What do you think of when you hear the phrase “American dream?” A big house in the suburbs? A white picket fence? A family with three children?
For many, the concept of the American dream, or the idea that hard work produces wealth and happiness, is an antiquated myth. It’s becoming more common that hard work, especially for those burdened with poverty, does not guarantee eventual wealth.
To make the picture even bleaker, the Census Bureau released data last Thursday showing 14.3 percent of Americans live below the poverty level. It’s worse in California at a rate of 15.3 percent. With statistics like this, it’s easier to understand why the American dream is going out of style.
For a starry-eyed college student, however, these figures don’t resonate as deeply as they do with single mothers. Deep down, many of us believe that we will be the exception to the 14.3 percent. We hold out hope that when we graduate, we will kiss our “college-poor” days behind and step into the workforce, the land flowing with milk and honey.
For a number of us, the land of milk and honey is undoubtedly nigh. The rest of us, however, should consider redefining our American dream.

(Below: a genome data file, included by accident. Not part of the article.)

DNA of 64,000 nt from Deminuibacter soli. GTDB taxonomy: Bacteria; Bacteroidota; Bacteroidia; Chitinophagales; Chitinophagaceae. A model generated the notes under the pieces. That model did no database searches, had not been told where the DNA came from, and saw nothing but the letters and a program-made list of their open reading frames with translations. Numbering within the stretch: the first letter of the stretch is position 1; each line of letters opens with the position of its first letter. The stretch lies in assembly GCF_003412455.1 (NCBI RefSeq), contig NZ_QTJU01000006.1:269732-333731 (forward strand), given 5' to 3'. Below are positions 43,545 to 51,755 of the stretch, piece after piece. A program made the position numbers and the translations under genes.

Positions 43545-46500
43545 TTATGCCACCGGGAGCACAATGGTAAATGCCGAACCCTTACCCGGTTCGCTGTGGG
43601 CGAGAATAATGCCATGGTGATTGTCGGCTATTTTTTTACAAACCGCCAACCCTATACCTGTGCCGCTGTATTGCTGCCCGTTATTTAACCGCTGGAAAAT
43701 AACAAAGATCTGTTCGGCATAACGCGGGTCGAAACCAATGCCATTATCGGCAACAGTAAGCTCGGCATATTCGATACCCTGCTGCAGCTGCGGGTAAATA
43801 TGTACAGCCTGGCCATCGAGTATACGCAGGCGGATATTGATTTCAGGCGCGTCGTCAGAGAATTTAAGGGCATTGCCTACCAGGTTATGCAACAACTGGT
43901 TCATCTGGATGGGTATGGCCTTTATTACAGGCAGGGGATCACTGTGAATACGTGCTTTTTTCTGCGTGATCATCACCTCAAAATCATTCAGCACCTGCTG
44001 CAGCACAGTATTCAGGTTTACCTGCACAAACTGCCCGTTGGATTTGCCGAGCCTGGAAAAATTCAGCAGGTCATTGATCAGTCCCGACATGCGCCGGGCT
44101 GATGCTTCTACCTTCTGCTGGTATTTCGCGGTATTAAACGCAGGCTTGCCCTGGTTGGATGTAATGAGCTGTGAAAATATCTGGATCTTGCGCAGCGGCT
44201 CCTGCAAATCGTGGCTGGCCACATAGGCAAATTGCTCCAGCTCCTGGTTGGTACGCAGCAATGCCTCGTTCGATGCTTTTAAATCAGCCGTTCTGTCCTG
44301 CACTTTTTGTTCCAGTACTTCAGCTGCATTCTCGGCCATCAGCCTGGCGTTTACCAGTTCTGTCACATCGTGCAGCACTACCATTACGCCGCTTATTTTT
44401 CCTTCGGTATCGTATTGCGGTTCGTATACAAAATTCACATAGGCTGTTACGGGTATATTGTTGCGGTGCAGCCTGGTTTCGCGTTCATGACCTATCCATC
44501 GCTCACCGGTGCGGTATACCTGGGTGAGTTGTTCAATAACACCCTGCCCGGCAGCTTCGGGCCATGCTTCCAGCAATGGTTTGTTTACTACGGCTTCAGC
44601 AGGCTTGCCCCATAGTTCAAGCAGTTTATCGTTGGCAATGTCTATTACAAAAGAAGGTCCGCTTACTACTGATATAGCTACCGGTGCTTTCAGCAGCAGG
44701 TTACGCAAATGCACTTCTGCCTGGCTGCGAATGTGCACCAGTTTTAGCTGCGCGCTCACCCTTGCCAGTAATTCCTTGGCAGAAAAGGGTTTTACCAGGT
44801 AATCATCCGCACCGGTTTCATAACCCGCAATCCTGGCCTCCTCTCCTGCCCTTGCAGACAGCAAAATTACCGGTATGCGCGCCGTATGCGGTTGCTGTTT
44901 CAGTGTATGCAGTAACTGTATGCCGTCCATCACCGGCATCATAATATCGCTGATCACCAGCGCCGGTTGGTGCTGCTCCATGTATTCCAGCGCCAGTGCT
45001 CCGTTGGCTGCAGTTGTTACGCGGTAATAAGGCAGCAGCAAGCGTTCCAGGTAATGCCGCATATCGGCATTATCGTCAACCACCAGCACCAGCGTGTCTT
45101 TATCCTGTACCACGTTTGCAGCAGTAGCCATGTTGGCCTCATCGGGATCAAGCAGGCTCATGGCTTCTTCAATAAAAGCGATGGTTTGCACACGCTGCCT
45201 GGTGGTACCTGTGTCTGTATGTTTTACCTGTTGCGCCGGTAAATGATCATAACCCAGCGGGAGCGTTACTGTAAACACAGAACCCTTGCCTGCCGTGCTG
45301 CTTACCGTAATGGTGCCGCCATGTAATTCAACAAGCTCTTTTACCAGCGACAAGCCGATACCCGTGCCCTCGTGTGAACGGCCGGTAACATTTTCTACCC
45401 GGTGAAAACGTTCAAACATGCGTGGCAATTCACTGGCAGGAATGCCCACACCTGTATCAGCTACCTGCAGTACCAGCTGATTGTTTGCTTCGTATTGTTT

The new American dream looks a lot more realistic, and more responsible, than the one of decades past. It’s a dream that recognizes in our economy, wealth will never be within everyone’s grasp. This realization brings a responsibility to look out for those who have fallen behind—the single mother, for instance. To whom much is given, much is required.
The realism of the new American dream brings a more attainable level of satisfaction. Beyond basic needs and caring for those dependent on us, everything else should be considered gravy—not a right.
The new American dream seeks a job that satisfies the need for creative opportunity, not necessarily the fatty paycheck. It’s like the bumper sticker that says “Love what you do, do what you love.” A cliché, yes, but apropos.
The new American dream is not afraid to dream—to imagine a better life—but that dream is measured with responsibility and realism. The new American dream is not the cutthroat, keeping-up-with-the-Joneses grind that our predecessors held high. It’s a way of life that derives satisfaction from working hard, living within one’s means, keeping an eye out for the less fortunate and enjoying bouts of fun here and there.
Here’s to living the new American dream.